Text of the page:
Coming out on Digital and VOD today from Dark Sky Films is Applesauce, the new movie from Onur Tukel (Summer of Blood, House of Pancakes). For our latest Q&A feature, we caught up with the writer/director/star to discuss grounding his noir nightmare in reality, working with Dylan Baker, and much more.

Thanks for taking the time to answer some questions for us, Onur. How and when did you come up with the story for Applesauce?

Onur Tukel: In 2014, I decided to make a few genre films. They're more profitable and it's easier to find an audience. Plus, I happen to love trash, so it wasn't hard to convince myself. So I made a vampire film called Summer of Blood. A company bought it and said they'd give me money for another genre movie. So I got to work on Applesauce in the summer of 2014. The catalyst of the movie was a true story that happened to a friend of mine. He cut someone's finger off at a party.

I spent the summer reading noir. I had a script by the fall. We were shooting and wrapped by the end of the year and then we premiered at Tribeca 2015. Sometimes you can make something quickly and everything falls into place. It forces you to draw from the unconscious without questioning what the hell any of it means. Down in that murky swamp of fear and insecurity, there's diluted gold. When you dredge it up and compress it, it becomes valuable.

Where did filming take place and what did that environment add aesthetically and atmospherically to the movie?

Onur Tukel: We shot around the East Village and parts of Brooklyn. The reason we chose the East Village is because the DP lives there and it was easier bringing all the equipment from his apartment to the locations.

I'm lousy at establishing environment where I'm shooting. I'm usually confined to indoor spaces, apartments, restaurants, etc. It was so cold last winter that I didn't want to shoot outside. Applesauce, aesthetically, is pretty shallow. It's mostly close-ups and medium shots, in an attempt to mask that there's no real production design. But the movie still has atmosphere. There's still a feeling of portent and uneasiness. The color palette of New York does that. Everything is gray and kind of lifeless.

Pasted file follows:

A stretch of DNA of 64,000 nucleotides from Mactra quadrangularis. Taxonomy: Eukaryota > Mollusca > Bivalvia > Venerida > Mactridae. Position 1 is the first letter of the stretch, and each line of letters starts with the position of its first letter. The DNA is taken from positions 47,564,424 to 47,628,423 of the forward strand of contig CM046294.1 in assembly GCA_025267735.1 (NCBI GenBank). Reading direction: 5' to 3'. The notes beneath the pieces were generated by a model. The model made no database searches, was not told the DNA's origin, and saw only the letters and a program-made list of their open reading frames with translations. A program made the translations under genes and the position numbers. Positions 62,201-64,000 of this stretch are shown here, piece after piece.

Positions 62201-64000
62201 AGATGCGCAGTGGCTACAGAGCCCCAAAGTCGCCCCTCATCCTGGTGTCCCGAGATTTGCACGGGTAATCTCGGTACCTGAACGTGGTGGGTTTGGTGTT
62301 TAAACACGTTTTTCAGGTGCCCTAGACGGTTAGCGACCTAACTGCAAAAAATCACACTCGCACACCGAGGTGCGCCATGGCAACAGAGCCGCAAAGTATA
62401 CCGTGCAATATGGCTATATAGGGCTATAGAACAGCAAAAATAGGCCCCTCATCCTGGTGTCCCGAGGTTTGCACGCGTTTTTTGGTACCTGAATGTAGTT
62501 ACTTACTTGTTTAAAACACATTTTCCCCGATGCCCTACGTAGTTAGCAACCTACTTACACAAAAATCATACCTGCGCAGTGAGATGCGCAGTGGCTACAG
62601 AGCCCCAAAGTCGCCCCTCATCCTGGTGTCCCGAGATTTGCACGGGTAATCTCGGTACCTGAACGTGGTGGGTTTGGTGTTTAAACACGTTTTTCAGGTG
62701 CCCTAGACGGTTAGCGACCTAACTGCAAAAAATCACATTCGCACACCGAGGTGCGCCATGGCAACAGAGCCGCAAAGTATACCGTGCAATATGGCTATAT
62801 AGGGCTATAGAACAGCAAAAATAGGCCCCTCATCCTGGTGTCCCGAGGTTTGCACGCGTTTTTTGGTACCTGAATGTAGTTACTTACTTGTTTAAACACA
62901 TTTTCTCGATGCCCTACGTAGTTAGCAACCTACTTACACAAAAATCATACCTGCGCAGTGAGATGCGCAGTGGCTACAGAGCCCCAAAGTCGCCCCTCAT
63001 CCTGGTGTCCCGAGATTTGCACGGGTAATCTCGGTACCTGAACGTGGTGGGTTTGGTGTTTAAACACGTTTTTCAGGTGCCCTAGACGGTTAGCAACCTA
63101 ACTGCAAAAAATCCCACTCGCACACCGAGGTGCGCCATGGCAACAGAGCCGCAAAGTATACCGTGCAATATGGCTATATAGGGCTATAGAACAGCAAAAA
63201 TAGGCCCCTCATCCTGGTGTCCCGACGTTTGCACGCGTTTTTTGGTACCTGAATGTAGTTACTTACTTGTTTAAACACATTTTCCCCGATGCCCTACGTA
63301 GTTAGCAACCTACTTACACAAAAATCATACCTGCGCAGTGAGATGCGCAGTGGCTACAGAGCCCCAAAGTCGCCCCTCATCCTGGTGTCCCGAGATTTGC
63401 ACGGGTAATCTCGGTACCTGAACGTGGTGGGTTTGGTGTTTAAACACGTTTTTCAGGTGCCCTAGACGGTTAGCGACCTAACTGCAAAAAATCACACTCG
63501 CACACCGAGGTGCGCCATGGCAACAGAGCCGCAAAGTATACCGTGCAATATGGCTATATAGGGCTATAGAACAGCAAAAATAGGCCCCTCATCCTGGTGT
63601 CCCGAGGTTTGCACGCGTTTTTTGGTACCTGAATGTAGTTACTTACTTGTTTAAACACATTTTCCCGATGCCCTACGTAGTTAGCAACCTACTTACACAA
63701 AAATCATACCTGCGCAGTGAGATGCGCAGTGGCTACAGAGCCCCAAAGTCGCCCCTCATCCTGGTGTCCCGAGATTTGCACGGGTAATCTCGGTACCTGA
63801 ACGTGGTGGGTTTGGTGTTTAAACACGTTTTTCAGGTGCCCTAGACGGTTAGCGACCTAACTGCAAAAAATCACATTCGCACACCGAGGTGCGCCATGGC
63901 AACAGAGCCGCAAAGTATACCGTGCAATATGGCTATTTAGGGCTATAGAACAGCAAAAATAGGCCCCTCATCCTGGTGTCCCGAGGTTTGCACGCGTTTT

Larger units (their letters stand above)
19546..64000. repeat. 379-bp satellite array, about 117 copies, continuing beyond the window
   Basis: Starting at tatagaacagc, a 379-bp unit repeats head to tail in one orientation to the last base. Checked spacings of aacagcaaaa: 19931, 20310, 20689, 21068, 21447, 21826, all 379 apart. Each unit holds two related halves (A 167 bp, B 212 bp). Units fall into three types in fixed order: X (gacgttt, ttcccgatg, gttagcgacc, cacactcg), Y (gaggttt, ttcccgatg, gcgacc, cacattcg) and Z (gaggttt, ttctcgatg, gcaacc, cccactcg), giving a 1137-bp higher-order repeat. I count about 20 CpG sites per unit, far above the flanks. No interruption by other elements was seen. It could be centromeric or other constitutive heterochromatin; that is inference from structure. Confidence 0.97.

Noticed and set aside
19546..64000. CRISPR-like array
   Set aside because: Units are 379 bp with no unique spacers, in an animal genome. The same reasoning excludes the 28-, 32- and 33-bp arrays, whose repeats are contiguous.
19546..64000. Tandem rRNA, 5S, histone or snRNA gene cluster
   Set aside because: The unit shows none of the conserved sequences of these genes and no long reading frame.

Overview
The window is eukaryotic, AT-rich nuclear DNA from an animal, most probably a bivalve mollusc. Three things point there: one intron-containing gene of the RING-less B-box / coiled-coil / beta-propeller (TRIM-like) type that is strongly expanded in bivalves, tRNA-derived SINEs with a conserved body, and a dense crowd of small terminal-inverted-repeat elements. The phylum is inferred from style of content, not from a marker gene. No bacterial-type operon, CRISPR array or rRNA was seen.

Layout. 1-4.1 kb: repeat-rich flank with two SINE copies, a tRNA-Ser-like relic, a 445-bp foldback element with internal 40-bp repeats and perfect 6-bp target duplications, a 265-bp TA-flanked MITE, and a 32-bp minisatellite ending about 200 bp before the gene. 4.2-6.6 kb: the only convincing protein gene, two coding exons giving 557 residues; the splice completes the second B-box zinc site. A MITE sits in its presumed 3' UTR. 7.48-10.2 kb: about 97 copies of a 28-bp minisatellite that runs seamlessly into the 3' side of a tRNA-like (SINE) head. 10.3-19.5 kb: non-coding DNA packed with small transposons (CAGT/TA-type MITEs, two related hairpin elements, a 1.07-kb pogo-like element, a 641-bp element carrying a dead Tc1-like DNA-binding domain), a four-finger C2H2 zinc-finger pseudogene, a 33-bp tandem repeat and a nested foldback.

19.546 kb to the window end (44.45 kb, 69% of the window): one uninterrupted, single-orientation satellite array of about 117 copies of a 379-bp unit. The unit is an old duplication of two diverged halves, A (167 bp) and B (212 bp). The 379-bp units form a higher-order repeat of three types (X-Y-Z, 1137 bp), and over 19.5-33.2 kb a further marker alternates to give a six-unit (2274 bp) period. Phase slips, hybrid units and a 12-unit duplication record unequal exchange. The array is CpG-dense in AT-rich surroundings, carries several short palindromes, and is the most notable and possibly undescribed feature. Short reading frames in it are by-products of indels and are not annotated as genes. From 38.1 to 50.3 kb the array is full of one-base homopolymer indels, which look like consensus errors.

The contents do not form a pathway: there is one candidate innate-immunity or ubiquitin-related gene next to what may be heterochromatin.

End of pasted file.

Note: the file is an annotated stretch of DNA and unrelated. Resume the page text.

This is a movie about paranoia and the imagined sense that the world is falling apart. Shooting in New York amplifies that theme. The tragedy of 9/11 haunts the city. It lingers inside of everyone who remembers watching it. As terrorism continues, that trauma resurfaces. The recent tragedy in Paris has us on edge again and we have to learn to live with that.

Some politicians just make things worse when they say, "Be afraid! 9/11 is going to happen again!" Well, this is what the terrorists want: fear! And Applesauce is about that fear and how it results in really bad decisions.

Applesauce features a great cast, including the wonderful Dylan Baker. How did you get Baker involved as radio host Stevie Bricks, and what was it like working with Baker?

Onur Tukel: Our casting agent, Stephanie Holbrook, thought he would be great and she was right. She's right about a lot of things. I love her. And I love Baker. We sent him the script. He read it. He liked it. We did all that stuff you do involving contracts and lawyers, etc. etc. Then we shot all of his scenes in a small studio in Brooklyn and Baker knocked it out of the park. It's very easy being a director when you're surrounded by great actors. This entire cast was a breeze to work with.

In Applesauce, you meld several genres together. Was it difficult to maintain that balance between comedy, tragedy and horror?

Onur Tukel: Most everything I've ever written has melded those three genres. House of Pancakes features a character obsessed with horror films. By the end of the movie, he tries to murder someone. Drawing Blood is about a vampire who paints nude models in blood.

Ding-a-ling-LESS is a dark sex comedy, and there's a strange out-of-place scene in the middle that harkens back to Hitchcock, or tries to at least. The Pigs is a movie about a community of men who hire a mercenary to murder their wives. Summer of Blood speaks for itself.